Although the present invention has been described in terms of the presently preferred embodiments, it is to be understood that such disclosure is not to be interpreted as limiting. Various alterations and modifications will no doubt become apparent to those skilled in the art after having read the above disclosure. For example, although judgement is made based on at combined coincidence of the number of detected peak value counts and the corresponding peak values in the second exemplary embodiment, the judgement can be made using the peak counts and the peak values separately. Accordingly, it is intended that the appended claims be interpreted as covering all alterations and modifications as fall within the true spirit and scope of the invention.

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Referenced by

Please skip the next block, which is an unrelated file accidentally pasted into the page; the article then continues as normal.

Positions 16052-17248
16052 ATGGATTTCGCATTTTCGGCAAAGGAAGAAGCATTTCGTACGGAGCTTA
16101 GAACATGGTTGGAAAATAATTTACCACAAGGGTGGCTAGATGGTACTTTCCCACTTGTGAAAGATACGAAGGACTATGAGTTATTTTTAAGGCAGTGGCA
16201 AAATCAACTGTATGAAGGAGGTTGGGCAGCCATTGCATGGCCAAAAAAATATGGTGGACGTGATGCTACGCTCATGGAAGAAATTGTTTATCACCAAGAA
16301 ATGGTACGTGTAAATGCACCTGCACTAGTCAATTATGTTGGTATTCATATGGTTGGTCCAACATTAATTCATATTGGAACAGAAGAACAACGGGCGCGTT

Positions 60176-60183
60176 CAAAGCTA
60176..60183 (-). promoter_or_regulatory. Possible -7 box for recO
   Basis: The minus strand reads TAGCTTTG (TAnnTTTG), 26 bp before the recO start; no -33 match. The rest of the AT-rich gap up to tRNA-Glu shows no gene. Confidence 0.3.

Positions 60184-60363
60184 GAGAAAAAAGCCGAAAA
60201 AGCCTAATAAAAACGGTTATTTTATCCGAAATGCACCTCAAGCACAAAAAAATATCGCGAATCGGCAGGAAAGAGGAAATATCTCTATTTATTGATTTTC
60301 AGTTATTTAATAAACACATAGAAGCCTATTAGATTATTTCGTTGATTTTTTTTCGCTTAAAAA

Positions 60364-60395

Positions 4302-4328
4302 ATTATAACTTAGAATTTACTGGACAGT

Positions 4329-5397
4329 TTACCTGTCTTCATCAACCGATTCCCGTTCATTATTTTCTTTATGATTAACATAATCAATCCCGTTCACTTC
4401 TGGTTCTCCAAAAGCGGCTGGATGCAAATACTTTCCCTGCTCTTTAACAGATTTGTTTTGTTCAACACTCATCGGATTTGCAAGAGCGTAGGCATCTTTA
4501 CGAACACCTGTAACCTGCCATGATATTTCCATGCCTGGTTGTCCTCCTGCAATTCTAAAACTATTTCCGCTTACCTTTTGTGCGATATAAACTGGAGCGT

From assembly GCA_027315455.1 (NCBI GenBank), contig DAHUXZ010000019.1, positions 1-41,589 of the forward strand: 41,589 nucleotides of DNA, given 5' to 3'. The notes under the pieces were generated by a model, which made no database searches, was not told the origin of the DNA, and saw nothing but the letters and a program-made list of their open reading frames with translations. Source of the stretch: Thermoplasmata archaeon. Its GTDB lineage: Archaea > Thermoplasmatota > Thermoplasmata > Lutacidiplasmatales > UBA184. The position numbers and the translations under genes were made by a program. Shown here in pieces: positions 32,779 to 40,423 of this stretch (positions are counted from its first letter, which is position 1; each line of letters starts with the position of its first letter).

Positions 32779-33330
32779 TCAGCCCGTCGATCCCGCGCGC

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Classifications
U.S. Classification29/843, 228/41, 29/430, 228/245, 29/743
International ClassificationH01L21/00, H05K3/34, H01L21/48
Cooperative ClassificationH01L21/67138, H01L21/4853, H01L21/67144, H05K3/3478
European ClassificationH01L21/67S2R, H01L21/48C4C
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May 10, 1999ASAssignment
Owner name: MATSUSHITA ELECTRIC INDUSTRIAL CO., LTD., JAPAN
Free format text: ASSIGNMENT OF ASSIGNORS INTEREST;ASSIGNORS:ARIKADO, KAZUO;KASAI, TERUAKI;SASAGURI, SHINJI;AND OTHERS;REEL/FRAME:009941/0910
Effective date: 19990414